BRIAN Farrell (Letters, November 16) paints a pretty picture of Scottish nationalism as exceptional to every other nationalism, in being some kind of benevolent and sanctified force. In contrast, he portrays England as xenophobic, intolerant and well on the way to fascism.

I would invite Mr Farrell to visit our UK capital city of London which is far more cosmopolitan and multicultural than any part of Scotland. The same applies to Birmingham, Manchester, Liverpool, Leicester and every other major city in England.

England is far from perfect (because nowhere is) but has nothing to learn from Scotland about tolerance and integration. In fact, the lessons to be learned are mainly the other way round.

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Peter A Russell, Glasgow G13.

A TIMELINE of Scottish history published by the quango Education Scotland has been introduced in Scottish schools. It is a 27-page document, The Road to the Scottish Parliament and is part of You Decide – a political literary resource, which is produced by the Scottish government quango. It has been described by Professor Chris Whately, a historian from Dundee University, as a one-sided and potentially misleading version of the truth. Chris McGovern, chairman of the Campaign for Real Education, said it was a biased "Braveheart” version of history that seeks only to portray Scotland as a victim of English oppression. He said: “The document would be more at home in a totalitarian state than in a fair-minded democracy”.

The document quotes the Declaration of Arbroath, stating: "We will yield in no least way to English domination. The SNP is mentioned repeatedly, including the party’s formation in 1934, along with the election of its first MP and Alex Salmond’s governments in 2007 and 2011. The Labour Party is referred to fleetingly and the Conservatives are mentioned once in relation to Margaret Thatcher. The two world wars, in which Scottish soldiers fought with their fellow troops from across Britain are not mentioned, while the 2014 independence referendum, when Scots backed the Union, gets a single line.

This is another clear example of the SNP trying to influence the minds of children towards their animosity towards England and they have to be challenged by parents and teachers for the sake of truth and democracy. How much more of this stuff will go into Scottish schools unchallenged before the next independence referendum, I wonder?

Donald Lewis, Gifford.

WHY are we tolerating the inaccurate reporting of policy initiatives during the General Election campaign?

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Britain is a union of four nations. Policy matters, particularly those relating to health, social care and education, are devolved to a greater or lesser extent across the four countries. However, unless you are a constitutional policy nerd you won’t necessarily know this. And, bizarrely, you are unlikely to be enlightened if you rely on the British Broadcasting Corporation – a publicly-funded body with a central remit of public information and education.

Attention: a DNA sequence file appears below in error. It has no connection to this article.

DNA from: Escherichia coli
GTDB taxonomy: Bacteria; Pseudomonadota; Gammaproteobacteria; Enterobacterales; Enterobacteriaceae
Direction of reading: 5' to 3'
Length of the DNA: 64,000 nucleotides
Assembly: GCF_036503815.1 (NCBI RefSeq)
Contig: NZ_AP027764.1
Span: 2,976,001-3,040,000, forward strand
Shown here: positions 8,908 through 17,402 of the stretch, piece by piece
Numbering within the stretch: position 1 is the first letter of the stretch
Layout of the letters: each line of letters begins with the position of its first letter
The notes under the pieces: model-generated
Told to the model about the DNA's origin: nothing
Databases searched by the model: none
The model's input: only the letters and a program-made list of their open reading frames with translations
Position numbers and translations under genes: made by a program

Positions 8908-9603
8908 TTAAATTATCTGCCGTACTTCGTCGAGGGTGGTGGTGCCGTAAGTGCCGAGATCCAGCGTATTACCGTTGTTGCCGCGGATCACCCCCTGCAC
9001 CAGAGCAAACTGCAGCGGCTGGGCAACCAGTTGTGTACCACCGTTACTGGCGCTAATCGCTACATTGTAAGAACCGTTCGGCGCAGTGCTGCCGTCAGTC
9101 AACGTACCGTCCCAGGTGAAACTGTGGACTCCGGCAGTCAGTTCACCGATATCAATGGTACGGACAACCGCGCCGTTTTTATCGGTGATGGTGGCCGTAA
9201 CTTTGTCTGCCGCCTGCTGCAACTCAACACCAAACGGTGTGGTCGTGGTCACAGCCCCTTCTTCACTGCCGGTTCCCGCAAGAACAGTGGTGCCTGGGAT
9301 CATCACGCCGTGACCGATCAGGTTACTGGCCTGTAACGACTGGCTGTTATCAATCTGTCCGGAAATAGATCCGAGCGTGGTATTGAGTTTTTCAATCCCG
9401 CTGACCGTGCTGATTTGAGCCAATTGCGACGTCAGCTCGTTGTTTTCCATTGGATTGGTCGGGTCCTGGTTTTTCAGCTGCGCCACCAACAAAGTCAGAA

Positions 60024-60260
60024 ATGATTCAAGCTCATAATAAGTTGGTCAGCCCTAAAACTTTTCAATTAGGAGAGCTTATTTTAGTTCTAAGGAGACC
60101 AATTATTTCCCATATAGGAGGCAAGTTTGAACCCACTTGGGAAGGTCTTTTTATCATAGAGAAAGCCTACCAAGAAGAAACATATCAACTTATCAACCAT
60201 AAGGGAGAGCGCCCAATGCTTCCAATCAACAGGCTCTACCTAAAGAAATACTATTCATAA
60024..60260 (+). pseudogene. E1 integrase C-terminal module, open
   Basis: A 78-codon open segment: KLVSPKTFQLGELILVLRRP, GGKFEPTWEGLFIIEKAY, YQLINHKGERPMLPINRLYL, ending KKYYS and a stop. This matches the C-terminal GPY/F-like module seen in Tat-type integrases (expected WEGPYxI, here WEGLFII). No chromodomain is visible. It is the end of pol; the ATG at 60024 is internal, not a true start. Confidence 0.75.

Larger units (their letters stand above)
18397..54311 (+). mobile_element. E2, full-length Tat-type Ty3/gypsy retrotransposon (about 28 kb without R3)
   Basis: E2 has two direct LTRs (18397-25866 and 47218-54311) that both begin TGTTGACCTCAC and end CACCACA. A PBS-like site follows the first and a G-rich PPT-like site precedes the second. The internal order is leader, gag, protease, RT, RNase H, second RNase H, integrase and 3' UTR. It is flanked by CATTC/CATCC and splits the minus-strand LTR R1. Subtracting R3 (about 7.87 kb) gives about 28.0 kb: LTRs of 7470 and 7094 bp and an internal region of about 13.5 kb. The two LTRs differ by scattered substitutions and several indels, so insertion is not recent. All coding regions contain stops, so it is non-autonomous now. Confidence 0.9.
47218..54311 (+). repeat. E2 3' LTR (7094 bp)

In the short space of time since the current electioneering began there has been a bias in favour of policy stories that relate to England. In some cases stories are told in ways that create the impression that policy initiatives in England apply to Britain as a whole. For example, the terms “England”, “the country” and “the nation” are used interchangeably, giving the impression that England is the default term for Britain. This means audiences need to be extra attentive during stories about England to understand that they refer to one nation rather than three or four.

The NHS is a prime example of this inaccurate reporting. The NHS, as we know, is a major campaigning issue for Labour and the Tories – many promises have been made, but the reporting of these promises has been biased in favour of policies that will apply only to England. Not enough attention has been paid to what these promises do or don’t mean for the other three countries, or to the fact that very different NHS systems operate in each of the four nations.

A clear example of this happened recently when the Labour promise of free dental checks was discussed on the Andrew Marr Show (November 17) - at no point was it made clear that free dental checks have been in place in Scotland since 2006.

The recent accident and emergency data is another example. No matter where you live in Britain, local NHS services are under immense pressure, but of all the four nations, hospitals in Scotland seem to have fared the best. Much of the credit for this has been given to the way councils and health services are working together. However, the media haven’t widely reported this performance differential between Scotland and England. Nor have they made it clear that whilst the Tories and Labour strive to find a solution to the growing number of older people needing care, free personal care in the home is already available in Scotland.

Why does all this matter? Well, for two key reasons: the potential to enrich stories by comparing and contrasting the performance of different policies in the four nations remains untapped, but, much more importantly, the right of citizens in the four nations to be properly informed in order to make choices at the ballot box is seriously constrained.

Christine Duncan, Moffat.